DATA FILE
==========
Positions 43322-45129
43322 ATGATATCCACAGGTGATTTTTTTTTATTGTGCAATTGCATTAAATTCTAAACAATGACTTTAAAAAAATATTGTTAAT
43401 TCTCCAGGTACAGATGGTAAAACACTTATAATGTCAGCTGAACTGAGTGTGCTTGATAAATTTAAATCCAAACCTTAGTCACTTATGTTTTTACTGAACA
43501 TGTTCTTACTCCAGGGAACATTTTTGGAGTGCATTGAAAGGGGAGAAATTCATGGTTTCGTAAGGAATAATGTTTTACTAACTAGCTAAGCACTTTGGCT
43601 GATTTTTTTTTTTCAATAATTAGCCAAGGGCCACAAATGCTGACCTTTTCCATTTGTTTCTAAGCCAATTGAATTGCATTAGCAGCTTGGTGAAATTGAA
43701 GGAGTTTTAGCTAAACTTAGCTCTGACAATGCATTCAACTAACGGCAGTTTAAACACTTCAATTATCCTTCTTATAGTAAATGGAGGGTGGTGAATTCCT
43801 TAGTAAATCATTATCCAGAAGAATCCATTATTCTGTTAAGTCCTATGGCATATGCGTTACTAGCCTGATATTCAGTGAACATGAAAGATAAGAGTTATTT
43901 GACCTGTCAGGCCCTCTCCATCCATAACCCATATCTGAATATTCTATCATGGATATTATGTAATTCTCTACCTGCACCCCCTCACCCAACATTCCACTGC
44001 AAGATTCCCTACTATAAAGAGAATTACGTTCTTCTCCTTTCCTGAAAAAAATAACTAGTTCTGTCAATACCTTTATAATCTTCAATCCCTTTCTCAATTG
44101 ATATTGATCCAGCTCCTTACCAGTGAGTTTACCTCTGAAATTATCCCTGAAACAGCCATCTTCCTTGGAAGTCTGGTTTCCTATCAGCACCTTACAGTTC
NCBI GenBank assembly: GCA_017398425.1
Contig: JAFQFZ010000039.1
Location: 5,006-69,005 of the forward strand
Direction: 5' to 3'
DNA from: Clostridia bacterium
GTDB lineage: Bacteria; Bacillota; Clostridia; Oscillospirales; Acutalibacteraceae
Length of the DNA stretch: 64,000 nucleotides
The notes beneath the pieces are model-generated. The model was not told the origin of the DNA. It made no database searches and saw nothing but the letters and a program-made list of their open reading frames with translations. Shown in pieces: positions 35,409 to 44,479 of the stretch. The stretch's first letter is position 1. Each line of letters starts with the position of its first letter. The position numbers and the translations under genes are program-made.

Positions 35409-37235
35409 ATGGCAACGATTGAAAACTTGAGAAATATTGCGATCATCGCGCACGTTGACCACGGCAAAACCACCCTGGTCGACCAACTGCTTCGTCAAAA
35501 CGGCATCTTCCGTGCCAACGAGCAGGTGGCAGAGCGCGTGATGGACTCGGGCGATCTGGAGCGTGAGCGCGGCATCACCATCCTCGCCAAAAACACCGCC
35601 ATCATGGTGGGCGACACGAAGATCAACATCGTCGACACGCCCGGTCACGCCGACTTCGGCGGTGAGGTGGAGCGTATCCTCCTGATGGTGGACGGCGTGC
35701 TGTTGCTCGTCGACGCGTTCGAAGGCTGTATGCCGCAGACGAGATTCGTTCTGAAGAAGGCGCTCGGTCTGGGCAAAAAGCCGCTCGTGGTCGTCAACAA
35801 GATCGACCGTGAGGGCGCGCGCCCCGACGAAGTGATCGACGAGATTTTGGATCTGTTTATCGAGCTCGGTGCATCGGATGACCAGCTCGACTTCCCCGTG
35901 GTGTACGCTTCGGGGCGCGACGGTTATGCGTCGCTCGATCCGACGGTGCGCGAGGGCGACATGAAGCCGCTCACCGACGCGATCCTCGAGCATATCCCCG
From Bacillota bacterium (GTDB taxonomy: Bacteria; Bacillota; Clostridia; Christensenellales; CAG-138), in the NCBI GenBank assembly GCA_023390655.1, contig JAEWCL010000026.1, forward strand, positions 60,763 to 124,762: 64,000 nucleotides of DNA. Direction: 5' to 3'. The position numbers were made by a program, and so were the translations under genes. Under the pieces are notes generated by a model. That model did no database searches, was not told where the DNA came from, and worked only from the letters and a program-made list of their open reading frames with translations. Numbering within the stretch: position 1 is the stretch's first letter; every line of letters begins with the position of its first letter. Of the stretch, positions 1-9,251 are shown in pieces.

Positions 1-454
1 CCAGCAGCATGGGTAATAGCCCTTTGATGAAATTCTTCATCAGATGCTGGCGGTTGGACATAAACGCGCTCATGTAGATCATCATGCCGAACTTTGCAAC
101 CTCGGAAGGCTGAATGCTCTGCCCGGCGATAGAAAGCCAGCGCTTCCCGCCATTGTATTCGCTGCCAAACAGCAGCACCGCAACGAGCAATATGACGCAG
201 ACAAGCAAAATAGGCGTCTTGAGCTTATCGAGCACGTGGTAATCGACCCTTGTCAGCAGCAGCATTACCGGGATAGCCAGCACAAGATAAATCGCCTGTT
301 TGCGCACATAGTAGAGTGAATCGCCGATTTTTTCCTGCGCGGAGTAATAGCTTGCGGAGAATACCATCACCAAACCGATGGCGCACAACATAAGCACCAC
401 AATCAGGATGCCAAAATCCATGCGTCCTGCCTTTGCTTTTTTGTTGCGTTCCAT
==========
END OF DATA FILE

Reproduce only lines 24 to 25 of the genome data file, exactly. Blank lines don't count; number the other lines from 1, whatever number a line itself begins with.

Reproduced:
35801 GATCGACCGTGAGGGCGCGCGCCCCGACGAAGTGATCGACGAGATTTTGGATCTGTTTATCGAGCTCGGTGCATCGGATGACCAGCTCGACTTCCCCGTG
35901 GTGTACGCTTCGGGGCGCGACGGTTATGCGTCGCTCGATCCGACGGTGCGCGAGGGCGACATGAAGCCGCTCACCGACGCGATCCTCGAGCATATCCCCG